undergroundhome-swayze-world's fairA view from inside an underground home in Colorado similar to Jay Swayze’s exhibit at the 1964 World’s Fair (from the exhibit’s souvenir brochure). Image via nywf64.com

The 1964 World’s Fair at Flushing Meadow Park in Queens had no shortage of strange and memorable exhibits, which included Sinclair Oil Corporations’ Dinoland, a proposed jet-pack, and even a bizarre Protestant film that posed humanity as a circus and Jesus Christ as a clown. It’s strange then that more attention has not been given to Jay Swayze’s equally odd underground luxury home. This especially due to the fact that it may still be hidden somewhere beneath Flushing Meadow Park, which is why historian Lori Walters from the University of Central Florida has just applied for permits from the Parks Department to locate the structure using ground-penetrating radar. Narratively got the full scoop on the history of this subterranean swank pad.

Underground Home-World's Fair-NYC-SwayzeA layout of Swayze’s Underground Home at the 1964 World’s Fair, which equaled a whopping 5,600 square feet. Image via Gizmodo.

Swayze originally hailed from Plainview, Texas, where the concept for his luxury bomb shelter came about as a result of the Cuban Missile Crisis and mounting Cold War anxieties in America. He wished to update the bland, cramped quarters of many existing bomb shelters in favor of presenting the bomb fearing public with more livable if albeit more extravagant accommodations. Due in no small part to the help of Avon Cosmetics founder Jerry Henderson, who also bought underground homes for both his Vegas estate and Boulder compound, Swayze’s model of the Underground Home was built on prime presentation space between the Hall of Science and the Port Authority Heliport.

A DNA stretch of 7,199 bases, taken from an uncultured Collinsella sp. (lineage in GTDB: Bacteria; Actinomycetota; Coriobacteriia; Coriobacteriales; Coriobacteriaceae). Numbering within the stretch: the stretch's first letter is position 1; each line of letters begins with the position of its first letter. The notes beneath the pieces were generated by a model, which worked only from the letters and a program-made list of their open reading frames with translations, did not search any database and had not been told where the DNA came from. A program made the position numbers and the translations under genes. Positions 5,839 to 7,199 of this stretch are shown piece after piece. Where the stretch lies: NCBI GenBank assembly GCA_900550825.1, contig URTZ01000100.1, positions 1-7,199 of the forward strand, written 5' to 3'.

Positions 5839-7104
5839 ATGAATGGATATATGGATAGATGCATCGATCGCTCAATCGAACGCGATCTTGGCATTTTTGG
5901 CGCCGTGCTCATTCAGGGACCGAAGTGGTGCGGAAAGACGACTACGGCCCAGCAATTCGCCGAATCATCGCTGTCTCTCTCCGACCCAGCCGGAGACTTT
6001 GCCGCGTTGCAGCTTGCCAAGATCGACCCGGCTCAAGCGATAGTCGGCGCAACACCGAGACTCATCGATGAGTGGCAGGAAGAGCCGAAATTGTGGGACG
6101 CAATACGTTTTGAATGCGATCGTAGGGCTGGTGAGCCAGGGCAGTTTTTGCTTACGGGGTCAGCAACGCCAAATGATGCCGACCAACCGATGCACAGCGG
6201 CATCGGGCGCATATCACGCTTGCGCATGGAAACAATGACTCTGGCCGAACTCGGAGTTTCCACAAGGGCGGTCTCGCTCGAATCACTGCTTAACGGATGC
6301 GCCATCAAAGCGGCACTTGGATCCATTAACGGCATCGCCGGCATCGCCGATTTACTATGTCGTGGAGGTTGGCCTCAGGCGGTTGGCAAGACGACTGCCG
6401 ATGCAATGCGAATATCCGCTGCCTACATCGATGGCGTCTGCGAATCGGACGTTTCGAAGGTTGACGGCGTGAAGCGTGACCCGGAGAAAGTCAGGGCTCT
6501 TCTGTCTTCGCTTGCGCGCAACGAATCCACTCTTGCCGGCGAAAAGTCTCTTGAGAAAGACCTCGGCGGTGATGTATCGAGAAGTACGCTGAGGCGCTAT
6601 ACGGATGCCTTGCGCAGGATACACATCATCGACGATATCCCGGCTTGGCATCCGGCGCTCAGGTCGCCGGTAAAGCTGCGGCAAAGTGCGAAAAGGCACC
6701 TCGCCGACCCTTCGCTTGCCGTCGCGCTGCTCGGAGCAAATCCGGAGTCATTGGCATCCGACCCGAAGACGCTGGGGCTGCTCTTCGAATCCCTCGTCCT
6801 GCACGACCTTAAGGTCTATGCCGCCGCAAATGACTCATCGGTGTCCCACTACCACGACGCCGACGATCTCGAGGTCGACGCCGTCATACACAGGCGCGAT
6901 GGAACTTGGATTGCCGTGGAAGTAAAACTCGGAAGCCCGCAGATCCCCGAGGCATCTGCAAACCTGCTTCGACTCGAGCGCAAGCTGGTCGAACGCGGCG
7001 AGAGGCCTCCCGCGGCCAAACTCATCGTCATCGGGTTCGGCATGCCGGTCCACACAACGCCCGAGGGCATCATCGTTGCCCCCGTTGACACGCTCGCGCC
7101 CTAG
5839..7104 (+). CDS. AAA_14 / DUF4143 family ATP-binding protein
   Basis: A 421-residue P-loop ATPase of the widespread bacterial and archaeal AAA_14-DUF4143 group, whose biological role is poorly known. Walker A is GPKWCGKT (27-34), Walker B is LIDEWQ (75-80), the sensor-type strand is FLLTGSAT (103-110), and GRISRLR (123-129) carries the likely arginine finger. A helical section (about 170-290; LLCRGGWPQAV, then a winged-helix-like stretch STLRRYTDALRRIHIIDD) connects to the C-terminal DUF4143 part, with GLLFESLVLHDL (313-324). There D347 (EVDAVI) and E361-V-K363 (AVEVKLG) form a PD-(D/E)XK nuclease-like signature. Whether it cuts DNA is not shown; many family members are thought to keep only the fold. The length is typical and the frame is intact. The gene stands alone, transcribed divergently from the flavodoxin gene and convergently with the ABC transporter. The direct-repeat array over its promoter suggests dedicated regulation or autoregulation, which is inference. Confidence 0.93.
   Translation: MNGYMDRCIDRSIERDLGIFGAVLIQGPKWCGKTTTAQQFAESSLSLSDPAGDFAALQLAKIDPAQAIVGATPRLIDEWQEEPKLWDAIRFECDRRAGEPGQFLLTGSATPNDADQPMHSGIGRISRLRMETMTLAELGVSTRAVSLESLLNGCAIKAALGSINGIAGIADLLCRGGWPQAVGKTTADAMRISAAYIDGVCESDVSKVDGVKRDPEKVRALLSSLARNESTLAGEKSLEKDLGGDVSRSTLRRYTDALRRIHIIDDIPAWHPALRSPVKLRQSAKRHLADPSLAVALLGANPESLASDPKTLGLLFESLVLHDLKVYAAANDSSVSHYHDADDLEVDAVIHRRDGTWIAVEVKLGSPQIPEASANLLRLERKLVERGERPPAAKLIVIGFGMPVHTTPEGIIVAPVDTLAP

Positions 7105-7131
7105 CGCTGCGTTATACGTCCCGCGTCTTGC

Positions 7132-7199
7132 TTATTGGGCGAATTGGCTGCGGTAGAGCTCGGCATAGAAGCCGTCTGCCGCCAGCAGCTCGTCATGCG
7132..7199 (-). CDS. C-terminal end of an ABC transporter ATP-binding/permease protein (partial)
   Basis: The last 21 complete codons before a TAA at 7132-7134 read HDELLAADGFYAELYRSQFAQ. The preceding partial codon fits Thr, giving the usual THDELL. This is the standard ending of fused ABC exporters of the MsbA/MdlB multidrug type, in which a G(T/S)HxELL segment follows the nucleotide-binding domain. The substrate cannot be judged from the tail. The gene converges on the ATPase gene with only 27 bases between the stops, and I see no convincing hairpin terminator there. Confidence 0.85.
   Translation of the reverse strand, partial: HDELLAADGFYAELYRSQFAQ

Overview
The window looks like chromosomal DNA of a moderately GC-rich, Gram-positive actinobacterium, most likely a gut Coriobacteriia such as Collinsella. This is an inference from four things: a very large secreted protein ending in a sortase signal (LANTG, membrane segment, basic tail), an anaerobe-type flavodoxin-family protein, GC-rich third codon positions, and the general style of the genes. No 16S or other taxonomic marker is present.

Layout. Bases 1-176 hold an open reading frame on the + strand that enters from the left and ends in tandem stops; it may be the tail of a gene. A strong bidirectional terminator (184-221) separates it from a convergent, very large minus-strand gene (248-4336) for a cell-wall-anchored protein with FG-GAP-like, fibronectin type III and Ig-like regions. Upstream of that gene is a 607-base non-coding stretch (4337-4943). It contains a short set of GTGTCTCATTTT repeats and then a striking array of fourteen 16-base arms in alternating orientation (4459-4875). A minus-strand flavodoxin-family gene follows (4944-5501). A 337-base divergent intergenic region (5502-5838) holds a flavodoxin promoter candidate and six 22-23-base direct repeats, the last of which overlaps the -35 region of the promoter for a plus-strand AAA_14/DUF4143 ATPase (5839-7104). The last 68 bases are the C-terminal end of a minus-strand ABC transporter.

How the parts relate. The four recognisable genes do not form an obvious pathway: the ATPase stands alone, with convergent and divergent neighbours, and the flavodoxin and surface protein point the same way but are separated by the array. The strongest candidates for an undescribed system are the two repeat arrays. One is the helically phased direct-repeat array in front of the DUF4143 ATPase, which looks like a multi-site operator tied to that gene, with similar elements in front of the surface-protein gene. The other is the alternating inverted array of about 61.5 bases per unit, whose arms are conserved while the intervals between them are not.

It was dubbed Block 50, Lot 5 and had a total of 5000,000 to a million visitors according to Swayze and Fair organizers. Visitors were required to descend a short staircase in order to access the 5,600 square feet of nuke-proof luxury living spcae, which included three bedrooms, a 20 inch thick earth quake resistant steel shell, and even air-conditioning. The construction took two months of digging into 15 feet of the park’s marshland and Narratively reports that Parks Department spokesman Zachary Feder claims the Underground Home was only demolished “to the best of our knowledge.” Dr. Walters thinks otherwise.

Many historians are not convinced that the structure was completely demolished, especially due to the controversial debt that mounted in the wake of the World’s Fair. They propose that the most cost effective way for the exhibit to close would be, as Gizmodo reports, to “strip the exhibit down to its studs, seal the entrance, and leave the structure to wait for future archaeologists.” According to Dr. Walters, who has asked for permission to search for the structure using non-invasive radar technology, she is looking less for hidden treasure than she is the opportunity to make an important archaeological discovery for the benefit of a younger generation. As she puts it: “For me, the real value is that we can teach kids about something that happened in their own backyard.”

See more quirky NYC facts and discoveries in our “Daily What?!” series, like the Cold War nuclear bomb shelter in the Brooklyn Bridge! Submit your own via Twitter with the hashtag #DailyWhat. Read more about the home on Narrative.ly.